In nearly every organization, safety leaders are familiar with the concept of unintended consequences. Unintended consequences (or externalities) in firms are the result of a new policy or procedure which produces results that range from nearly intended to perhaps the opposite of what was initially intended. In sociotechnical systems, this is never the case.
By ensuring that safety leaders focus on incident rates, and not risk, the compliance industry has created a set of unintended consequences for safety that are easily recognizable in many organizations. When this happens, it translates into activities such as the squelching of reporting, the punishment of individuals, and aggressive management of occupational injuries and illnesses.
Donald Campbell was a sociologist who made a number of contributions to his field, and others such as psychology and philosophy. From his work he developed what has become known as Campbell’s Law:
“The more any quantitative social indicator (or even some qualitative indicator) is used for social decision-making, the more subject it will be to corruption pressures and the more apt it will be distort and corrupt the social processes it is intended to monitor.”
Campbell wasn’t specifically looking at recordable incident rates at the time; he was more attentive to issues that foment social change. However, his rule is relevant to safety leaders.
As incident rates are communicated, made visible through government reporting, compared by procurement management (e.g. ISNetworld™, Avetta™), and used as a basis to select or reject the ability of an organization to perform work for owner/operators (the social decision-making Campbell referred to), I think that safety leaders would agree that it has been subjected to gaming through unreported injuries, organizational pressure not to report and tortured by occupational health providers.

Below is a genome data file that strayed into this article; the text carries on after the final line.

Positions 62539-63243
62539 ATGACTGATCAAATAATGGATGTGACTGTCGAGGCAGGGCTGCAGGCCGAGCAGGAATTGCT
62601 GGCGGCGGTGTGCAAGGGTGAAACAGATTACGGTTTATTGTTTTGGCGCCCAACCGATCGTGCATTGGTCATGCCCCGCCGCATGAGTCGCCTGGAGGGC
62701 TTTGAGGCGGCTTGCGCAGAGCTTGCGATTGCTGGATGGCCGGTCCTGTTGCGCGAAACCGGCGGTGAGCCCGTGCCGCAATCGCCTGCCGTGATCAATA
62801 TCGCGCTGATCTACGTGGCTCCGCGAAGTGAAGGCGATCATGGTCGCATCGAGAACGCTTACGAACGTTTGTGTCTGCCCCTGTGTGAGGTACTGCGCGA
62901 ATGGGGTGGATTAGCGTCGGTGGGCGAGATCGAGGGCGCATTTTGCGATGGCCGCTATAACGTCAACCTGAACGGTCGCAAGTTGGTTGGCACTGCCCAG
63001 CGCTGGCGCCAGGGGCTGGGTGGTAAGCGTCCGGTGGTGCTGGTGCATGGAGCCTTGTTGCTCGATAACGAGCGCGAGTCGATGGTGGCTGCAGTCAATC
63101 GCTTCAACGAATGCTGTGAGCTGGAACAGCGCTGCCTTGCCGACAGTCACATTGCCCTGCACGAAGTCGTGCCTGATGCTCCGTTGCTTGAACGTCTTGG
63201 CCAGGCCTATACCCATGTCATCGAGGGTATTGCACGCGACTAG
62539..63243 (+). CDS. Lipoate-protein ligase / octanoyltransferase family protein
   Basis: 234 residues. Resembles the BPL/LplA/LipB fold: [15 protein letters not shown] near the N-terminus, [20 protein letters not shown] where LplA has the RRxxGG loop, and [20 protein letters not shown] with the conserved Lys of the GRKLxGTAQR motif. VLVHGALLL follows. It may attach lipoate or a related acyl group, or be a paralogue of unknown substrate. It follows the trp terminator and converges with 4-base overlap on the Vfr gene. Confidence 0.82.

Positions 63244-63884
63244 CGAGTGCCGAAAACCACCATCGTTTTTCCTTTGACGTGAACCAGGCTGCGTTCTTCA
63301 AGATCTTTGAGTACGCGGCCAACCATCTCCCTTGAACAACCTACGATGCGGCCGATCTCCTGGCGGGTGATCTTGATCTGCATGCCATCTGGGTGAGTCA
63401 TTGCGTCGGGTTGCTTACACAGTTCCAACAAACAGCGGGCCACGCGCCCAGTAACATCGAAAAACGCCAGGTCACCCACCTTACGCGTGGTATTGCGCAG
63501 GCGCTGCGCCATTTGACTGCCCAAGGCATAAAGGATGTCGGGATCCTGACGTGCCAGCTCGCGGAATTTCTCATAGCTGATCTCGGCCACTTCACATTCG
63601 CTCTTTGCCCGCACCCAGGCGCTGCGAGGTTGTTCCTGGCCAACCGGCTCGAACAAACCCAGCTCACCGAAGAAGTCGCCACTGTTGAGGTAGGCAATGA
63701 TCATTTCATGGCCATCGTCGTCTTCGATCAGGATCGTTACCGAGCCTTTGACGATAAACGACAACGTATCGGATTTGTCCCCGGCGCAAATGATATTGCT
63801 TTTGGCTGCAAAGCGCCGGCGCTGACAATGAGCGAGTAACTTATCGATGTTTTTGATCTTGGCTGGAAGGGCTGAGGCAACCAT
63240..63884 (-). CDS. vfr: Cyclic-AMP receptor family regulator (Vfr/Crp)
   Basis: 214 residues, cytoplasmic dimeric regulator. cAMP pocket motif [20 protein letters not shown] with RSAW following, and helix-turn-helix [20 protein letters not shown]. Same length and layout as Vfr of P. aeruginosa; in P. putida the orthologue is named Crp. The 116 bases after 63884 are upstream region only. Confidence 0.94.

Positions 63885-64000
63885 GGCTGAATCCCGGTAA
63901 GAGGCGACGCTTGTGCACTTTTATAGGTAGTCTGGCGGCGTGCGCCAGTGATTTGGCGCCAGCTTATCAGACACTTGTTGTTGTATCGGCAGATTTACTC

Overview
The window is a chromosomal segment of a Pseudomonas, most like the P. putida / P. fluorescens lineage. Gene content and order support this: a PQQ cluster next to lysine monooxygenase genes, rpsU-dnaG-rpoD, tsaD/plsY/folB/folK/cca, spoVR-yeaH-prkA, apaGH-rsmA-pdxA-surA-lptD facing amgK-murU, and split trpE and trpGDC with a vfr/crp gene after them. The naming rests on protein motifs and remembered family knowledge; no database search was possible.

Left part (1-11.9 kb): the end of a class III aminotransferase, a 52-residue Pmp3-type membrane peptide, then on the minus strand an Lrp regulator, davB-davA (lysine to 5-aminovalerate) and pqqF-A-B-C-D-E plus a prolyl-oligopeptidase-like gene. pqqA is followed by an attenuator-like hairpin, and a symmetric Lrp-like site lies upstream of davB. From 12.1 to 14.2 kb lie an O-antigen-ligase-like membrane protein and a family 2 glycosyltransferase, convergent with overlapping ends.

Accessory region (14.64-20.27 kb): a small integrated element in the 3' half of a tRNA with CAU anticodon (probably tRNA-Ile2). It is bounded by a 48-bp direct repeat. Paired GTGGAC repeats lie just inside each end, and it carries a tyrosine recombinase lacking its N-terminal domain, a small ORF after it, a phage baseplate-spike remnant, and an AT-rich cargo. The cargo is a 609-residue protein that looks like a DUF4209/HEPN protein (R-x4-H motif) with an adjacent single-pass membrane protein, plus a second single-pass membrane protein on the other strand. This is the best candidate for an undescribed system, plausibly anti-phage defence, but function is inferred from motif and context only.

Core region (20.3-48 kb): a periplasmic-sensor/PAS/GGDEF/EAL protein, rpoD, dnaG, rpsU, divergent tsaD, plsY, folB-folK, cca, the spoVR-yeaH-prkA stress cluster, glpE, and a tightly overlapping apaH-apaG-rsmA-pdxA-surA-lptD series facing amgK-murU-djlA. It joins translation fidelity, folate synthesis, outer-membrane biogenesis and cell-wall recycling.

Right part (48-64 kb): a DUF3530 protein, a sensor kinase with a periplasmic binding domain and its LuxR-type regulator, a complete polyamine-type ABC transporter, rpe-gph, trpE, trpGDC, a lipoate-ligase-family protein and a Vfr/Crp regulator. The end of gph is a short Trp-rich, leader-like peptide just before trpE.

The Rat Effect
The term “rat effect” is a cultural artifact left from the time when the French had colonized India. As part of a strategy to rid a particular area of rats, the government instituted a policy in which citizens were paid to kill the rats. In order to be paid for killing the rat, one only needed to present the tail of the animal to qualify for payment.
What ended up happening, was that the persons who were supposed to do the rat killing, only chopped the tails off the rats, and released them back into the sewers… to breed more rats. By breeding more rats, the rat killers had more opportunity to profit.
Safety & the Rat Effect
Industry has done its part to try to create incentives for keeping workers from injury and ill health. Ask an operations executive if you can go to work with an elevated injury/illness incident rate. Predictably, contractors respond with increasing innovative ways to keep incidents rates down, but in most cases do very little to improve the exposure of hazards and risks to their employees.
OSHA’s solution to the problem of injuries and ill health has been focusing on the symptoms of the problem, and not necessarily the cause. Continued regulatory targeting of organizations with high incident rates only serves to increase the visibility of these symptoms, but does nothing to address the root cause. Criminalizing the appearance of symptoms furthers the incentive to keep from reporting them.
Oblique Pathways & Proactive Systems
So, how do we as safety leaders address this? There’s two simple concepts that can help achieve the goals of lowering injury and illness rates, while still focusing on causes versus symptoms:
Use an oblique goal. Is there another way that we can get the same result, but measure it in a way that the result becomes externality? An oblique goal or objective is able to achieve the desired effect as an externality. For example, if an organization wants to reduce injuries and illnesses, why not reduce the hazards and risks that personnel are exposed to? This way risks get addressed and treated, and as an emergent result, injuries and illnesses will get reduced as well.
Proactive Systems. Preventing unintended results and rats takes proactive leadership. This means that organizations can no longer react to safety issues and problems. They must go out and seek them. This can’t be done through compliance checklists, more safety observers, and reactive controls. Companies must take a long-term view of safety, risk, and strategically plan in the same manner as they do in other business units or functions.